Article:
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Peanut OIT 3.0: Rewards and Risks

posted in Food Allergy

In the past two years, I have written about peanut oral desensitization (i.e. OIT) during the month of July because of an annual meeting that takes in the early summer among those allergists who offer the treatment.  I have attended all three such meetings, the most recent one occurring late last month.  As we approach the FDA decisions about two commercial products for peanut desensitization (one of these has a hearing date of September 13th for the advisory committee to meet), more experience with oral desensitization has led to these observations and concerns.

The meeting about OIT in Dallas on June 29th was a mix of reviewing prior concepts (e.g. the peanut product must be roasted), advocating desensitization of multiple foods simultaneously (e.g. milk and egg) and modifying protocols (e.g. the peanut maintenance dose could be reduced to 1 gram per day.  Even the strict rule of no exercise for two hours after a dose could be reconsidered after 1-2 years of OIT depending on the allergy antibody (i.e. IgE) level.  Based on a 2017 published study, there is now comfort in starting OIT for peanut-allergic children as young as 9 months old.

Two prominent research trials published since my July 2018 OIT 2.0 blog describe the effectiveness of two products submitted for FDA approval to treat peanut allergy.  One is about the AImmune Therapeutics refined peanut flour preparation that was published in the New England Journal of Medicine in November 2018.  The other is about the peanut patch manufactured by DBV Technologies that was published in the Journal of the American Medical Association in February 2019.

The AImmune Therapeutics product allowed 67% of 372 children ages 4 to 17 to tolerate at least 600 mg of peanut protein (approximately the equivalent of 2 peanut kernels)—compared to 4% of 124 children who received placebo.  Some cautionary observations though should be noted.  Effectiveness was not shown for those older than age 18.  Sixty-four percent of those who received the product had moderate to severe side effects at some point during the treatment.

The DBV product allowed 35% of 238 children ages 4 to 11 who received the peanut patch to tolerate more peanut, compared to 14% of 118 children of the same age range who received placebo and tolerated more peanut. The amount of peanut tolerated varied from 1 peanut kernel to 4 or more peanut kernels, depending on the amount that could cause symptoms before the clinical trial.  Again, there are some cautions in viewing the results.  The difference between the peanut patch group and the placebo patch group did not meet an important statistical criterion to decide that the differences were unlikely due to chance.  Adolescents older than age 11 were not included in the study.  While skin symptoms at the peanut patch site occurred in 58% of children, 3% of the children who received the peanut patch still had moderate side effects of anaphylaxis.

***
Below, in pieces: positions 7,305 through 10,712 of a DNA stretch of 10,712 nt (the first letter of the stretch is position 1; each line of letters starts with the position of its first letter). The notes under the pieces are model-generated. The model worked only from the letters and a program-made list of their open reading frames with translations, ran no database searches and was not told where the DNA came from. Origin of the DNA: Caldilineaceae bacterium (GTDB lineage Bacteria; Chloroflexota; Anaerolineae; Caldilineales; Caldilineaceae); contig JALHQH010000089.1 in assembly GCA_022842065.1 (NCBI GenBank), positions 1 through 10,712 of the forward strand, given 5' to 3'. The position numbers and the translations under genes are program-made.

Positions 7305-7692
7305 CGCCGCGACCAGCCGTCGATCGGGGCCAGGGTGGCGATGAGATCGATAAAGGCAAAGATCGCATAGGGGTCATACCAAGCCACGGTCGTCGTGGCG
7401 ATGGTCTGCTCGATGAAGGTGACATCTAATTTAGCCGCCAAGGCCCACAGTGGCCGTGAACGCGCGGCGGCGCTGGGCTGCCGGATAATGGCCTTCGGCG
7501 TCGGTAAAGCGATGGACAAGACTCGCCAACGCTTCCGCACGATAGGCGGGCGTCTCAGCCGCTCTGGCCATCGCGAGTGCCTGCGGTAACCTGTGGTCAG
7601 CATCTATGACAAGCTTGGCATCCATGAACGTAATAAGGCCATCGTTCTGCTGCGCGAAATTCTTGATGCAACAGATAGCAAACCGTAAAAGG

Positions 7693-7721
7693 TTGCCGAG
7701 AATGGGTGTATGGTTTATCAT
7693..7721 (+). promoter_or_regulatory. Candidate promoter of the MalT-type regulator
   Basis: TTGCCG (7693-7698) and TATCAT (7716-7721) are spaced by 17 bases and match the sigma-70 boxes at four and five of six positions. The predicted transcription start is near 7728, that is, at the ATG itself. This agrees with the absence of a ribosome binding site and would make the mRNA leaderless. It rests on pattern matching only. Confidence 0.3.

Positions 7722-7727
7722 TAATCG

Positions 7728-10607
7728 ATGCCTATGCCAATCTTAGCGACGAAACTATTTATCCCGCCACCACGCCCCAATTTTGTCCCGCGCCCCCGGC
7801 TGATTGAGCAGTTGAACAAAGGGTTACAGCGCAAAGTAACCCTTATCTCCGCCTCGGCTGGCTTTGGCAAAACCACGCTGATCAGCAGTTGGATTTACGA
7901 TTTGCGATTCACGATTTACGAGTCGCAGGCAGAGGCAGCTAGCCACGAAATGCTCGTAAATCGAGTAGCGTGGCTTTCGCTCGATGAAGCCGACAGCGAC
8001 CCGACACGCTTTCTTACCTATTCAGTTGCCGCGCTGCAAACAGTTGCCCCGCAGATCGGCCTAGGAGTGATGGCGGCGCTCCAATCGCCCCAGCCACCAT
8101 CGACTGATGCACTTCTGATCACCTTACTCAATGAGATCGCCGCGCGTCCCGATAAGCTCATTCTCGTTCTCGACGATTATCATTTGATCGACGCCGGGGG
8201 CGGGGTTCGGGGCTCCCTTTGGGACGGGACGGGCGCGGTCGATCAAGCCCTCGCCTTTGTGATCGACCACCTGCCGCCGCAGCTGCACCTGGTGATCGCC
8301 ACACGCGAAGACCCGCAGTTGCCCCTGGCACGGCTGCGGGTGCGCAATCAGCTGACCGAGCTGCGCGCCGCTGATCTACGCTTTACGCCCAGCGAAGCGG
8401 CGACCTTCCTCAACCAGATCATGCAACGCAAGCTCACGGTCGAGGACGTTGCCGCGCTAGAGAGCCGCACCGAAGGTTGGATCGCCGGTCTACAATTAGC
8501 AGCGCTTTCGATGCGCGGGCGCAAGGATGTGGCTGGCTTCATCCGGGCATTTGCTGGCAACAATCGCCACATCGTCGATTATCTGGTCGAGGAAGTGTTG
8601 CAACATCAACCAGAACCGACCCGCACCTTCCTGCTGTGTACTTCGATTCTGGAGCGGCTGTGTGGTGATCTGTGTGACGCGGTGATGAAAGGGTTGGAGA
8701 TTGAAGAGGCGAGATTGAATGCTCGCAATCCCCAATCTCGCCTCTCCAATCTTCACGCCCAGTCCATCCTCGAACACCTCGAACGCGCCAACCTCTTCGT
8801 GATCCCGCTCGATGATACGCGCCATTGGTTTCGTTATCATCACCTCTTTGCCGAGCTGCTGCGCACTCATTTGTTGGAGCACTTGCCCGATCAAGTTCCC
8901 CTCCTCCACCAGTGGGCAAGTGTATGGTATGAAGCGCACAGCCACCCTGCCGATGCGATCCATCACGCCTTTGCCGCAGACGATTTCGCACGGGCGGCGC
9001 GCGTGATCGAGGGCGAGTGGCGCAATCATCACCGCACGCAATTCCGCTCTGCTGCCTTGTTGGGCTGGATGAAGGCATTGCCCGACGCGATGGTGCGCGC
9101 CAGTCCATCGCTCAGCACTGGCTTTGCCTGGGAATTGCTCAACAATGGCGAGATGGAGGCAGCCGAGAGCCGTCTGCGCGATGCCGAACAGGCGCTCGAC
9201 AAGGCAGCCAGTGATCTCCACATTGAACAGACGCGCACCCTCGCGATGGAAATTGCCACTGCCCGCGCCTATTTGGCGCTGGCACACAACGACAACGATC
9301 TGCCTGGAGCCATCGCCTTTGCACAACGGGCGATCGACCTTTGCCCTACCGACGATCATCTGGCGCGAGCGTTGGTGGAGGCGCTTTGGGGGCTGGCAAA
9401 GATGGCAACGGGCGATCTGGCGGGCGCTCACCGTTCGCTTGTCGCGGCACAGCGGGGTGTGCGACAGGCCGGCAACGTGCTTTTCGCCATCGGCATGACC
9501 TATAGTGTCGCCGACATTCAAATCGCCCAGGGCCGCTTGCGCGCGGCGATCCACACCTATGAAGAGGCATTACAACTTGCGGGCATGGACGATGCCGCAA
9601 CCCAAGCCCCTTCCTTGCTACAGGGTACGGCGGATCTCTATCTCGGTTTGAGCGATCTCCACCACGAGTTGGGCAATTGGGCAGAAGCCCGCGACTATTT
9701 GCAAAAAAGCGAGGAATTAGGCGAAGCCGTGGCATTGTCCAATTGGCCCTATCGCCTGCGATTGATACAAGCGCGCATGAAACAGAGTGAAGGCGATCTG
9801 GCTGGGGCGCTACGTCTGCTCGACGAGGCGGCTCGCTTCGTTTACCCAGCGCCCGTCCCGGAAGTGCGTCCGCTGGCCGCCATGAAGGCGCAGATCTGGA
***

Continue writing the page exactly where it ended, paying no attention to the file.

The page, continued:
The decision about which approach to use to treat peanut allergy seems to depend on what the definition of safety is.  Continuation of avoidance prevents deliberate exposure to peanut; but, the parent must decide if this ‘normal’ is an acceptable way of life.  Choosing the AImmune product means accepting a higher probability of some serious side effect compared to the DBV patch, but also accepting a higher probability of effectiveness compared to the DBV patch.

After using the current peanut OIT procedure on some of my patients since late 2016, I believe that side effects of some kind are the rule rather than the exception.  The recent analysis of 12 published OIT trials that appeared in the June 2019 issue of the prestigious British medical journal called ‘The Lancet’ concluded that the risk of serious side effects (i.e. anaphylaxis) with OIT is 22%—compared to a baseline risk of 7%.  There is a syndrome of gastrointestinal symptoms —beginning more than 2 to 4 hours after a dose of peanut—in some OIT patients that has been called ‘ELORS,’ which is still not well-understood and caused one of my patients to stop OIT.

The coming twelve months will likely bring at least one more option for treating peanut allergy.  There will still be the need for a thoughtful analysis of whether to proceed with a treatment, besides mere avoidance, that is higher risk but higher reward.  When more laboratory and historical data is compiled about the characteristics of the successful patients—as urged by the organizers of the June 29th meeting—that analysis will be much easier to achieve.

Dr. Klein